17.11.2021 – 08.12.2021
Venue: Fragment Gallery. Moscow, Potapovsky lane, 12
Each man then stops thinking about earthly matters, about pokes in the ribs and bumps on the head. Instead, he draws into himself and says:
“What is man and what can become of him?”
- E.T.A. Hoffman
Click by Nikita Seleznev is a multimedia installation inspired by Hoffman’s ‘Nutcracker and the Mouse King’. It is a combination of sculptures, objects, digital art, as well as an audio piece created in collaboration with composer Marina Karpova and architect Grigory Baluyev. The imagery of the project showcases characters and looks from the well-known story, and the acoustics are the same-name ballet by Pyotr Tchaikovsky.
Nikita Seleznev turns to the world duality concept, typical for Hoffman’s pieces and the Romanticism era in general. In ‘The Nutcracker’, the world breaks into real and fantastic, the planes tightly connected and sometimes barely identifiable. Girl Marie, the main character of the story, exists in a glimmering zone somewhere inbetween hallucinatory visions and everyday life. Gradually, the little shero herself becomes a part of the narration that is a part of the story directly associated with the Nutcracker’s fate.
The artist compares naturalness of Marie’s entrance to the other plane with today’s connection to the virtual world, to media channels used to produce and distribute knowledge. “Why do we need a fictious reality where things tend to happen more predictably and safely than in the real world?” this is the main question of the project stated by the artist. And he answers to that, too. The comfort movie phenomenon that embraces films people watch over and over to soothe their minds and put themselves to sleep is a perfect example of such media escapism.
The ironic name of the project - Click - imitates to the sounds made by real mice that squeak and PC mouses that click. It is also an allusion that lay emphasis on the biological and technicist subjects in the story. The sophisticated system of connections between a person (Stahlbaum, Marie’s surname, can be translated as Steel Tree), a technical brainchild (the functional Nutcracker doll) and a natural battle unit (the monstrous many-headed mouse) can be deemed as an exaggerated variant of distress caused by technical novelties, genetic modifications and bioengineering nowadays.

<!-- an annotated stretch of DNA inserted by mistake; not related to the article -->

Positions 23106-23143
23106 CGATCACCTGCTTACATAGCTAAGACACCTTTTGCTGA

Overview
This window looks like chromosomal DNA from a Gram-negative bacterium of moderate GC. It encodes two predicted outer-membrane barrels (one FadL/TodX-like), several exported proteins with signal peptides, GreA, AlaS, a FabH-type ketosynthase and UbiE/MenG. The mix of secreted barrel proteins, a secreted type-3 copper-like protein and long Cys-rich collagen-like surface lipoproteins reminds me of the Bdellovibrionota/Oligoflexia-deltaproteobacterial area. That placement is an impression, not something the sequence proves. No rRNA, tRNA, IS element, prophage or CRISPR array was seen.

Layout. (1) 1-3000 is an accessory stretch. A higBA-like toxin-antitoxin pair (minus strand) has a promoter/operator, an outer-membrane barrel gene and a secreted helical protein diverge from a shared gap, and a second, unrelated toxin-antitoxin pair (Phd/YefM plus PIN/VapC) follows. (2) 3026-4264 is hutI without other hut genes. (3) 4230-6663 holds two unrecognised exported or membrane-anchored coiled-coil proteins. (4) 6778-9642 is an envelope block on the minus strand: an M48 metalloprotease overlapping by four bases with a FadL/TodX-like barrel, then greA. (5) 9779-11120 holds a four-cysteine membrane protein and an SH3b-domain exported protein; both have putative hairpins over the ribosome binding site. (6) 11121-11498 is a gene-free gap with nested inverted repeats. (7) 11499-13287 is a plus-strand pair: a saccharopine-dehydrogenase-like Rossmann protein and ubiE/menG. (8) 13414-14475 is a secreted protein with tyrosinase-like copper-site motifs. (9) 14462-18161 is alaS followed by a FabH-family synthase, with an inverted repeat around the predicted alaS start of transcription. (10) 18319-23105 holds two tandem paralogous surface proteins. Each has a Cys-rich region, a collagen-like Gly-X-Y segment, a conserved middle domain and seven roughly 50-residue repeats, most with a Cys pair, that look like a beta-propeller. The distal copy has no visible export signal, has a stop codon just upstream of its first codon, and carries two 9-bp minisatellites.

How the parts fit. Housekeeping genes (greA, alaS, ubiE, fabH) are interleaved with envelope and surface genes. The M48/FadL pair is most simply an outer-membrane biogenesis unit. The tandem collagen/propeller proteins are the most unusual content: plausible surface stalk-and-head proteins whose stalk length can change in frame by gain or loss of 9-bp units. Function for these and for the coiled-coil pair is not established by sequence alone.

Nikita Seleznev presents the models of the key characters - protagonist Nutcracker and antagonist the Mouse King. Loud speakers become basements for concrete statues, their plastic shapes referring to archaic idols. The large relief showcasing Marie’s journey to the fairy land symbolizes the pinnacle of excitement and admiration of the virtual world. The installation comprises a triggering object - a dentist chair that causes an irrational bodily reaction. All the elements of the project intercommunicate and become one, an allusion to the archetype array in Hoffman’s tale.
The project offers two exploration modes - watching and listening. Nikita Seleznev complements the visual imagery sequence with the acoustics - and at the same time sets them apart, subduing lighting while music is played. Light and shade literally present the two-part structure of the story, featuring ambivalency of its characters and the world duality system as the parts of today’s everyday life.